IBM is literally taking its super computer places. After first sending it to college and then having it take on cancer, the company now wants Watson to look into the role of a customer service representative.

The supercomputer, which rose to fame in 2011, after its famous appearance in the game show “Jeopardy!” will now answer questions related to servicing. According to Forbes, IBM has proposed that it will lend out the supercomputer to various companies like Australia’s ANZ Bank, Nielsen, Celcom, IHS, and Royal Bank of Canada by providing them with an interesting tool called “Ask Watson”.

Test companie through this tool will be able have an interactive Watson, that they can get in tough with via various avenues including Web chats, email, smartphone apps and even SMS. Additional customisation to the service include voice recognition options by using software like Siri or Nuance.

'Oh Dear! Did he just say that?'

Watson will now answer customer services questions…

While most of the test companies will come up with their own versions, interface and branding for the service, sources say that the initial stage for many companies will be limited to internal employees only. However there will be companies which will bring the service to the general public as well.

This maybe the first time that the public will have access to a service which allows them to interact with Watson directly. According to IBM, the first Watson-powered consumer apps will be seen in the later half of this year.

While the client servicing sector is not the most popular sector to get into, it is still a space which sees a lot of time and money invested. According to IBM, out of the 135 billion unresolved calls that take place, two-thirds could have been resolved if there was better access to information at the time.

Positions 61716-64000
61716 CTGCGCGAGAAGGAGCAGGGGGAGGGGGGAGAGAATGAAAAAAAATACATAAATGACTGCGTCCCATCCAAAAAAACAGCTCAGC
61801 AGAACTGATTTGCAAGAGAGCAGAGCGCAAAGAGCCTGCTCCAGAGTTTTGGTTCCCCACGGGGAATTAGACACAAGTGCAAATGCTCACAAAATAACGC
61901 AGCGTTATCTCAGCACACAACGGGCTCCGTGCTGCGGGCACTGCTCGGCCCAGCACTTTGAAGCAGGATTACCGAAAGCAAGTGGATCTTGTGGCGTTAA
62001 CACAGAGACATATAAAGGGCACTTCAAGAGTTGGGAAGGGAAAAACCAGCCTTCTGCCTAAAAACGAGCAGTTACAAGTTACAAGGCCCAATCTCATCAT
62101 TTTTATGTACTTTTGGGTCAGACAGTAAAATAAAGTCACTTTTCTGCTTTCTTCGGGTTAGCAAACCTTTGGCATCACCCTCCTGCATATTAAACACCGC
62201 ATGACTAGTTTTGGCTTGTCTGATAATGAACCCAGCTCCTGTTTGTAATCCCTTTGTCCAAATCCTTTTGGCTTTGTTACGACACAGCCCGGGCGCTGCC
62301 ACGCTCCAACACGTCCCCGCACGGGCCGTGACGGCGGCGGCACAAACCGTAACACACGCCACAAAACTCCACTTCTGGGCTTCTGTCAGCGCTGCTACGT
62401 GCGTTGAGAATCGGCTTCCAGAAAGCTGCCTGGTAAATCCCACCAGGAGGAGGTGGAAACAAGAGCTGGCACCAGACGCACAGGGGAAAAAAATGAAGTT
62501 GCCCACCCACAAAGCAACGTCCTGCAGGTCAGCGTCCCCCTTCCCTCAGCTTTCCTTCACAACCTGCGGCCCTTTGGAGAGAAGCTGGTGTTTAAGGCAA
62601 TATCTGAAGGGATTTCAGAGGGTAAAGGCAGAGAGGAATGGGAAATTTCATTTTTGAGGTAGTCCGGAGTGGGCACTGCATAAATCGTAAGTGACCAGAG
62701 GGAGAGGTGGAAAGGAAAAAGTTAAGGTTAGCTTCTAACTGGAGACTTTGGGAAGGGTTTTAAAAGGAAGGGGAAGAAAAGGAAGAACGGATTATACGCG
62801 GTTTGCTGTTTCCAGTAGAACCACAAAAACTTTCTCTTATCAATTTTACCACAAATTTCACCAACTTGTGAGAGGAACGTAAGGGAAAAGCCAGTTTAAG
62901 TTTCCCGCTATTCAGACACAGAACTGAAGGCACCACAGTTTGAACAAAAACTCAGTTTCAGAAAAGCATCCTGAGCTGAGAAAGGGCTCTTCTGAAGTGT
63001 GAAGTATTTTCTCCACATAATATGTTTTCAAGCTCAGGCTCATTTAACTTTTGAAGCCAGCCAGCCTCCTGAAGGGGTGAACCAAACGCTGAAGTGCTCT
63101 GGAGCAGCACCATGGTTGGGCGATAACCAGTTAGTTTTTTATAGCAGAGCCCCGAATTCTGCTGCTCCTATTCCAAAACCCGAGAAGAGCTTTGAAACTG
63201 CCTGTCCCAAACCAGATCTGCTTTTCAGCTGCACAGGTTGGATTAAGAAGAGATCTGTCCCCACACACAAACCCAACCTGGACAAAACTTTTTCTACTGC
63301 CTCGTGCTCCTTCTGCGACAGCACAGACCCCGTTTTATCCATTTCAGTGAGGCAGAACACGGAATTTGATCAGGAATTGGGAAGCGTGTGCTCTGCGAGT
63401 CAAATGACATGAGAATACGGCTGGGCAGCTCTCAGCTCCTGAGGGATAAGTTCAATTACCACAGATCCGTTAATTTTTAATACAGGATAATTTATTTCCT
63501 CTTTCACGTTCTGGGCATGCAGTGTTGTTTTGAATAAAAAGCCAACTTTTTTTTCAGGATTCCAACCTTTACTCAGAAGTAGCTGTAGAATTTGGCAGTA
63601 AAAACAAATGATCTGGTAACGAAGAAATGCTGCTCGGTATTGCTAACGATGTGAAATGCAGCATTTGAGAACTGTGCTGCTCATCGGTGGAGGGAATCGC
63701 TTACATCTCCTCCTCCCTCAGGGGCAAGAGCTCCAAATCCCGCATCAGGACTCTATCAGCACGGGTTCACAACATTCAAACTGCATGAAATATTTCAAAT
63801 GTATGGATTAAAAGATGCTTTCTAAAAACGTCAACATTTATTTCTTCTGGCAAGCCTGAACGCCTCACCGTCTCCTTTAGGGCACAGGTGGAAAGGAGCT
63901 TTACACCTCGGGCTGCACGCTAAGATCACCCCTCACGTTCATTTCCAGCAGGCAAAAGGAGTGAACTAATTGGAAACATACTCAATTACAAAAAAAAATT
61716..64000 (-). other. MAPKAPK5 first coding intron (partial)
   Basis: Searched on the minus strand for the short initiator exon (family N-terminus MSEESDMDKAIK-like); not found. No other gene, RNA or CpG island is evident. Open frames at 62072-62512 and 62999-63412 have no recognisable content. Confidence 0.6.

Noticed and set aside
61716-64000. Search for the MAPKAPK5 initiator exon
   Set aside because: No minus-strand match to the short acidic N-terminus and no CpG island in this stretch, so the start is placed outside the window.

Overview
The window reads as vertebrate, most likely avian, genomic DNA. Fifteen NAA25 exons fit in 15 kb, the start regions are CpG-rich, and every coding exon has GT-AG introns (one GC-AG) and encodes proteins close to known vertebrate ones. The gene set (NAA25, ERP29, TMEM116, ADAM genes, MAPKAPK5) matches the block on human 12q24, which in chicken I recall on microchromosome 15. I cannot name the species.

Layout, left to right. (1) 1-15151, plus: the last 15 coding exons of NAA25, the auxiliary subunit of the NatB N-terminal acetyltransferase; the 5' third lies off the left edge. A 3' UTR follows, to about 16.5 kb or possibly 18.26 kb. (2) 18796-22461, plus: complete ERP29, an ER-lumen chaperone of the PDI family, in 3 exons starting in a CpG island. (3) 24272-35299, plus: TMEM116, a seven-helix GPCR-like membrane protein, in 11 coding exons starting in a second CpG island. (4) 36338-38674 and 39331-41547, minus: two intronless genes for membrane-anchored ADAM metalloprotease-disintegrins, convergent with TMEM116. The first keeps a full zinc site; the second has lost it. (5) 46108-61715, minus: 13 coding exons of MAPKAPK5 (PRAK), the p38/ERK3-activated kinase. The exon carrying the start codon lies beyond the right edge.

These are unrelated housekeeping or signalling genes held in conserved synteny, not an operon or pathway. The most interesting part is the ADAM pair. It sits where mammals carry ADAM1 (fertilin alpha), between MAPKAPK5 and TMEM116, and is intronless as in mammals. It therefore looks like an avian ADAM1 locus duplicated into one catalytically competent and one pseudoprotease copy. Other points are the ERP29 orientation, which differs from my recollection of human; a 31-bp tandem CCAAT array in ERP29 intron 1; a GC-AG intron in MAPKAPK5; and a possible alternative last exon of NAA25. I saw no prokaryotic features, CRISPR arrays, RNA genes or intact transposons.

The sheer volume shows the scope which Watson has to make a difference. As each company tests out Watson, the supercomputer will constantly be fed huge quantities of data gathered from catalogues, training manuals, product disclosures, terms and conditions, emails, customer forums, call centre logs, as well as publicly available feeds and reviews from Amazon, Yelp, Trip Advisor and technical support communities.

In IBM’s internal tests, Watson scored a 4 per cent reduction in the amount of time it took to search for information. According to Manoj Saxena, General Manager of IBM Watson Solutions, “Watson pulls up stuff that an agent wouldn’t because it is looking for semantic links, not just doing text-matching based on keywords.”

In the long run, IBM seems to want Watson to be able to answer questions for a variety of services, ranging from banking to travel, as well as personalising basic customer questions that any consumer may have. The worry though is that the system has still not been tested with a broader consumer audience. IBM though, seems confident in Watson's ability to provide users with answers beyond simple search terms.

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